Burma: Junta Tighten Web Access September 27, 2007Posted by Joanne KY Teoh in Journalism, News, Web Video, YouTube.
Tags: , Bloggers, Burma, Junta, Myanmar
The military junta in Burma is reported to be attempting to shut down all internet access in the country to stop the flow of information on the Web about the chaos taking place on the streets. But word is still spilling out as citizen reporters fight back with satellite telephones, which can bypass censors, firewalls and other restrictions.
Cyber cafes have been closed and some mobile phone networks have been shut down, which has substantially cut the flow of information from Burma. However, blogs and pictures regarding the upheaval have gotten through, the footage sometimes transmitted one frame at a time by mobile phones.
It is amazing how the Burmese are able through underground networks to get things from outside and inside. Before, they were moving things hand-to-hand and now they are using the Internet.
VINCENT BRUSSELS, Head, Asian Section, Reporters Without Borders
in Oslo, a shoestring radio and TV network called the Democratic Voice of Burma has been at the forefront of receiving and broadcasting such cyber dispatches by satellite TV and shortwave radio. Founded in 1992 by exiled Myanmar students, the station is passing on nearly real-time images and information about anti-government protests – unlike in 1988.
Editors of these outfits do not want to reveal much about how undercover reporters inside Burma get news out. Journalists working openly could be arrested. Mobile phones are essential to people providing images from the ground.
The junta took the offensive today in the battle to control the flow of information by blocking popular blogs http://www.kohtike.blogspot.com, http://niknayman.blogspot.com and http://soneseyar.blogspot.com which continuously posted news and photographs of ongoing protests.
In a sign that the junta is afraid of foreign radio and satellite TV coverage, state-run media has begun blaming foreign media such as the BBC and Voice of America, for inciting the trouble. The official English-language television station, MRTV-3, has said people are being intimidated into joining the protests.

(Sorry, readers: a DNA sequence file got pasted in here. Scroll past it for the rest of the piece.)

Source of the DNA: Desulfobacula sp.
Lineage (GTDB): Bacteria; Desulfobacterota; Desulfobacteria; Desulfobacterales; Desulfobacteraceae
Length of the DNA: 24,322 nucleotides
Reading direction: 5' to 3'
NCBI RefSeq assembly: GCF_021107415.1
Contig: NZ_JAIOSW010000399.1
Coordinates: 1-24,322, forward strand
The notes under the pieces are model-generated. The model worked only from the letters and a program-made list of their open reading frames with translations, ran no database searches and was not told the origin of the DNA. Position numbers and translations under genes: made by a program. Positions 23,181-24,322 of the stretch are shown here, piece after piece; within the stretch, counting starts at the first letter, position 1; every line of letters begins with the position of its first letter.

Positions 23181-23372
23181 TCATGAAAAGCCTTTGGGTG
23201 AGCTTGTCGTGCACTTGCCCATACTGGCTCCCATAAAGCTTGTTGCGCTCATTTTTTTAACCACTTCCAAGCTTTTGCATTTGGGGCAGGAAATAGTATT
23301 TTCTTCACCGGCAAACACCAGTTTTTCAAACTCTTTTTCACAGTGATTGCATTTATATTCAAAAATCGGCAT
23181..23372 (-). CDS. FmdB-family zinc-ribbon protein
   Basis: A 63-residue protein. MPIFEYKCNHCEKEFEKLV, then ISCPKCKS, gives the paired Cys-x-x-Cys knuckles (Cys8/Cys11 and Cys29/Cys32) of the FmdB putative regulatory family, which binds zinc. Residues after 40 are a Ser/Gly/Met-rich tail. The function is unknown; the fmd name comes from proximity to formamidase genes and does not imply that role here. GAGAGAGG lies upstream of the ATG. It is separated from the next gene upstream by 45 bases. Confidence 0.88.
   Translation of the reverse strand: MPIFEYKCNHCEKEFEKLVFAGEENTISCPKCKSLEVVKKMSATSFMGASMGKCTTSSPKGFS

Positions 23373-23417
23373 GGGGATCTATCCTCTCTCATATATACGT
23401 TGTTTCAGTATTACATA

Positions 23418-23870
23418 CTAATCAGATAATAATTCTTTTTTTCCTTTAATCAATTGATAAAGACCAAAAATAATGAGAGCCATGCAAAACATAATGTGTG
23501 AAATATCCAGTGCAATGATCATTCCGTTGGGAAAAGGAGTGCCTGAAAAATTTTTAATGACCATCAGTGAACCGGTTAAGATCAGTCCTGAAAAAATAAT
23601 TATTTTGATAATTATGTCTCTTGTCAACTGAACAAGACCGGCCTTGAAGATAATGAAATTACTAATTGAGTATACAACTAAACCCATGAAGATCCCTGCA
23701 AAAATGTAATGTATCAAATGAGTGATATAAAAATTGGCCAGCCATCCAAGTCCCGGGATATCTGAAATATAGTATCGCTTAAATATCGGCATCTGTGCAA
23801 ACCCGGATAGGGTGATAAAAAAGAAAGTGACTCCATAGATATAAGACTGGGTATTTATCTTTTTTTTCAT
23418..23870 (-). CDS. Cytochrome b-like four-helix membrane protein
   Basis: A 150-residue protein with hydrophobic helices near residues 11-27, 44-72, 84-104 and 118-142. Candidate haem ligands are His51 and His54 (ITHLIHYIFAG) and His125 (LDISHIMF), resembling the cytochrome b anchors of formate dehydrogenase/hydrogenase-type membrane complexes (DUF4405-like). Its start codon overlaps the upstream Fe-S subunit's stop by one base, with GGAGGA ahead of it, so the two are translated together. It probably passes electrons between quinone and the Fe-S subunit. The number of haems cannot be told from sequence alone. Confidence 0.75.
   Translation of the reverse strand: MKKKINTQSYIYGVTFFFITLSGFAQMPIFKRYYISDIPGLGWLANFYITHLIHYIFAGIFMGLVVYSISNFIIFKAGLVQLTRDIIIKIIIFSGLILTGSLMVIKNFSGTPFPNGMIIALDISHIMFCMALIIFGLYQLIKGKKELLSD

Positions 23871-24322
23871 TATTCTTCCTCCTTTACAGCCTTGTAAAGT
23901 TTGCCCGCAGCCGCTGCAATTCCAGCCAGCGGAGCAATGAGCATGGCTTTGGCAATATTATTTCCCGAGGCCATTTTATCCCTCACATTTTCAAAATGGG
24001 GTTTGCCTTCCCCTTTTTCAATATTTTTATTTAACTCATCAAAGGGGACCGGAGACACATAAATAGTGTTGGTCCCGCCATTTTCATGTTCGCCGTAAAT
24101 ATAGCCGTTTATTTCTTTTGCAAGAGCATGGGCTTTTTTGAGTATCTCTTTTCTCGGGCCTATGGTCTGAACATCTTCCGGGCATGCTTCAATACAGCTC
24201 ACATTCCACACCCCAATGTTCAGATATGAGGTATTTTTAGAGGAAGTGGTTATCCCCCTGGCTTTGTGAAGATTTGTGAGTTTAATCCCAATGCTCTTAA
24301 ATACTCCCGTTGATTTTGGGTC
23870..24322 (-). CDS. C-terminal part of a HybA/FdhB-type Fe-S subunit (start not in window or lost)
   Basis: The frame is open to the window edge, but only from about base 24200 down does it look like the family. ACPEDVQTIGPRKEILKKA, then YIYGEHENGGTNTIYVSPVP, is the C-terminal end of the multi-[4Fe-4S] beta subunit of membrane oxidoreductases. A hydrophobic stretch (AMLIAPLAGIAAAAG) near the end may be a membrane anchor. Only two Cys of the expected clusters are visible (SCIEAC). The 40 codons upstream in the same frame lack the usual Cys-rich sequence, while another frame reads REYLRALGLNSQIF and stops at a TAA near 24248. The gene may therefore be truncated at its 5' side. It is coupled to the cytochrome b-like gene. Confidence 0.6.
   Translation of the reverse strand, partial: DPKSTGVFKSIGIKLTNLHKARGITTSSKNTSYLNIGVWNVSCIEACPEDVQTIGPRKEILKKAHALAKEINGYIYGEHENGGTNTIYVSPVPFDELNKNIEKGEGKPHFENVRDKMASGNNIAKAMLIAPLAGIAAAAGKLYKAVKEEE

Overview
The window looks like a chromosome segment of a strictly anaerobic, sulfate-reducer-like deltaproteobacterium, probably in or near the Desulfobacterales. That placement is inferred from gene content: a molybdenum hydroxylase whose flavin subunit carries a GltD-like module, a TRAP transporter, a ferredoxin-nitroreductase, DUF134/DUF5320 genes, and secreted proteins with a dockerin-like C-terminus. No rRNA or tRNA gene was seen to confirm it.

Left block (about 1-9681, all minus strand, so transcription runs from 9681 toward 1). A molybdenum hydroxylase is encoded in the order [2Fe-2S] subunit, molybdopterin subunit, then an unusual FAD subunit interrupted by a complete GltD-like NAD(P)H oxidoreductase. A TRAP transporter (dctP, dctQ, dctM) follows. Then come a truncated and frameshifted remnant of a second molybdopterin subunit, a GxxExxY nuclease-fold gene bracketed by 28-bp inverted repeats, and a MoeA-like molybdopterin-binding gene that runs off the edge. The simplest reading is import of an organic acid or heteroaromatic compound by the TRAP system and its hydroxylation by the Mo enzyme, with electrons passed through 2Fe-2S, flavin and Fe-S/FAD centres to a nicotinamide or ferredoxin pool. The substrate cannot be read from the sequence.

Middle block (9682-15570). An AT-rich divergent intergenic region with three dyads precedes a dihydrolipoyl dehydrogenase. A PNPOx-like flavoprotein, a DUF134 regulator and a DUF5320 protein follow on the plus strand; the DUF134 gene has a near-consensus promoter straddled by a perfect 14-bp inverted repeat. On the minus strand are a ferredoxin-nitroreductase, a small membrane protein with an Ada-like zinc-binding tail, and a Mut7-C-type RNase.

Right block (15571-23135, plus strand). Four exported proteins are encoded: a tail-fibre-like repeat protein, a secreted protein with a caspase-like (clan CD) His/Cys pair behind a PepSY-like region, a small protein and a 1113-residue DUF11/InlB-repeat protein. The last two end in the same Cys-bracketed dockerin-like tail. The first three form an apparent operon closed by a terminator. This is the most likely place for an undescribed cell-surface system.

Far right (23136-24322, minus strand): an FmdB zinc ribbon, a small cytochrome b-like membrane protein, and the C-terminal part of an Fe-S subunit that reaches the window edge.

Telephone lines and mobile phone signals to monasteries, opposition politicians and student leaders have been cut to impede the uploading of pictures to be picked up by international satellite news channels and beamed around the world, including back to Burma.
BBC News reports that as the measures begin to bite, fewer pictures and video have been sent in directly from people inside Burma. It has a guide for its User Generated Content hub on making use of Web-based material from Burma:
Contributors are advised to record a short eye witness report on their mobile phone and then email BBC the MP3 file. This is an alternative to trying to get people on the phones – as all phone lines appear to be down.
A number of Facebook groups have been set up, where people are trying to share information. They are encouraging people to send the BBC any content they have. BBC has also been speaking to people who have been uploading Youtube videos.
Citizen journalists in Burma have demonstrated that the exclusion of professional reporters no longer cuts of the flow of news. Some people are circumventing the firewalls by uploading pictures directly to data hosting sites, which are harder to trace. Communication inside the country is also important. Activists use cell phones to SMS each other to set up demonstrations or tell each other where soldiers are.
Burma: The Whole Web is Watching September 26, 2007Posted by Joanne KY Teoh in Convergence, Journalism, News, Web Video, YouTube.
Tags: Activism, advocacy, Blogging, Burma, Journalism
The Burmese uprising is defining citizen journalism in Asia as the military junta face the biggest challenge to their rule in two decades. The outcome is unclear in the battle of wills between Burma’s two most powerful institutions, the military and the monk-hood. But one of the world’s most repressive regimes of Internet control now confronts global ramifications of a violent crackdown at a time when the country’s communication links to the outside world are stronger than ever before.